6. In a paper presented at a seminar organised by the National Maritime Foundation at Vizag in July last, I had stated as follows: “The indications are that China’s interest in helping the countries of the South Asian region in the development of their port infrastructure is related to its need to ensure the security of its energy supplies from West Asia and Africa. It has no naval power projection dimension at present.

7. Till now, the main driver of China’s strategic interest in Gwadar, Hambantota and Chittagong has been the perceived need for refuelling, re-stocking and rest and recreation facilities for its oil/gas tankers and naval ships deputed for anti-piracy patrols in the Gulf of Aden area. China is not yet interested in an overseas naval base, but is interested in overseas logistic facilities for its oil/gas tankers and for its naval vessels.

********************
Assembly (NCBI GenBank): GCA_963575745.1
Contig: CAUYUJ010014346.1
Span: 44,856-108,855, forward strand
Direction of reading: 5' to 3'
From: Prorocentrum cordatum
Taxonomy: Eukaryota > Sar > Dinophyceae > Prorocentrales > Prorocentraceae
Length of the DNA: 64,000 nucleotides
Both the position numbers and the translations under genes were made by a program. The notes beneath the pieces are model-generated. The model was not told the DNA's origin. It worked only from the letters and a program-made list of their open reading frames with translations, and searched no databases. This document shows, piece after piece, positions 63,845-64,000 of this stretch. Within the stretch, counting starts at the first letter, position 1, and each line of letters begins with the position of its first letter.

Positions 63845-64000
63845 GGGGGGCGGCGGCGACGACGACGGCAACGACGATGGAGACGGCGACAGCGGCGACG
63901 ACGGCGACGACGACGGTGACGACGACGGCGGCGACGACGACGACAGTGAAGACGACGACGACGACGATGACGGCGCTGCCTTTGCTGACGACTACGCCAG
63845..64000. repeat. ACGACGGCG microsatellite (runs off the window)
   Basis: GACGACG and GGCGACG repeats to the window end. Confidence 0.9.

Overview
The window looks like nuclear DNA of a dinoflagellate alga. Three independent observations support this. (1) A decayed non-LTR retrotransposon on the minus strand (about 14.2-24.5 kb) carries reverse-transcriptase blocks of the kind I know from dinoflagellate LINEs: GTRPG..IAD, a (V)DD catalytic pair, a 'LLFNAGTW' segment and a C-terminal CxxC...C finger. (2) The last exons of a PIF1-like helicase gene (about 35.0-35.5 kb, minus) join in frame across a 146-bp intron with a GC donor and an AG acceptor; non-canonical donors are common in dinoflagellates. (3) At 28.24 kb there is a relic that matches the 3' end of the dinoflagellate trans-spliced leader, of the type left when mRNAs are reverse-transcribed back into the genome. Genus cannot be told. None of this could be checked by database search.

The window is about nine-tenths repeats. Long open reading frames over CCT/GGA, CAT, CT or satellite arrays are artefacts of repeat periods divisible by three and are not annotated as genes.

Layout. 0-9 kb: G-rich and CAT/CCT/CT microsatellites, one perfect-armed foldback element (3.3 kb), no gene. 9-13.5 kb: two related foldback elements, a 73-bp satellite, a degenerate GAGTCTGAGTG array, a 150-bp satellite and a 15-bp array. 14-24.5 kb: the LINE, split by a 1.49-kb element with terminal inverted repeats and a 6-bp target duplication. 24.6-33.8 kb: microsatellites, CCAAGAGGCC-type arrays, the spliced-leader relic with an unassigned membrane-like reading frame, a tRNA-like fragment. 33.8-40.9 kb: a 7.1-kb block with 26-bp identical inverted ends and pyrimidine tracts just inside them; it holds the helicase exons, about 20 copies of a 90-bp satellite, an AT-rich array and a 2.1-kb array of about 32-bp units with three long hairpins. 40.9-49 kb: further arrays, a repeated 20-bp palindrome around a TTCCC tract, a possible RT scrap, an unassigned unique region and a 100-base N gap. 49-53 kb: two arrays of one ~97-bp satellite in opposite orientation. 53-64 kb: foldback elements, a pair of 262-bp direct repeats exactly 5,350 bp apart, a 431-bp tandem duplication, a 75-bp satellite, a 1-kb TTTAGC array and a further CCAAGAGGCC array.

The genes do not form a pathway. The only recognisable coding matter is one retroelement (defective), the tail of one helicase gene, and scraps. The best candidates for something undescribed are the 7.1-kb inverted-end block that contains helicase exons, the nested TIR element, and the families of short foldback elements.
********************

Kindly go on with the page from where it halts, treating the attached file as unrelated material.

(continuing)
8.Individual retired officers of the People’s Liberation Army (Navy) have been talking of the likely long-term need for an overseas naval base in the Indian Ocean area, but the Communist Party of China (CPC) has been discouraging such talk. Presently, the Chinese interest in playing a role in the development of the port infrastructure is not designed to place its Navy in a position as to be able to challenge the primacy presently enjoyed by the Navies of the US and India in the Indian Ocean region.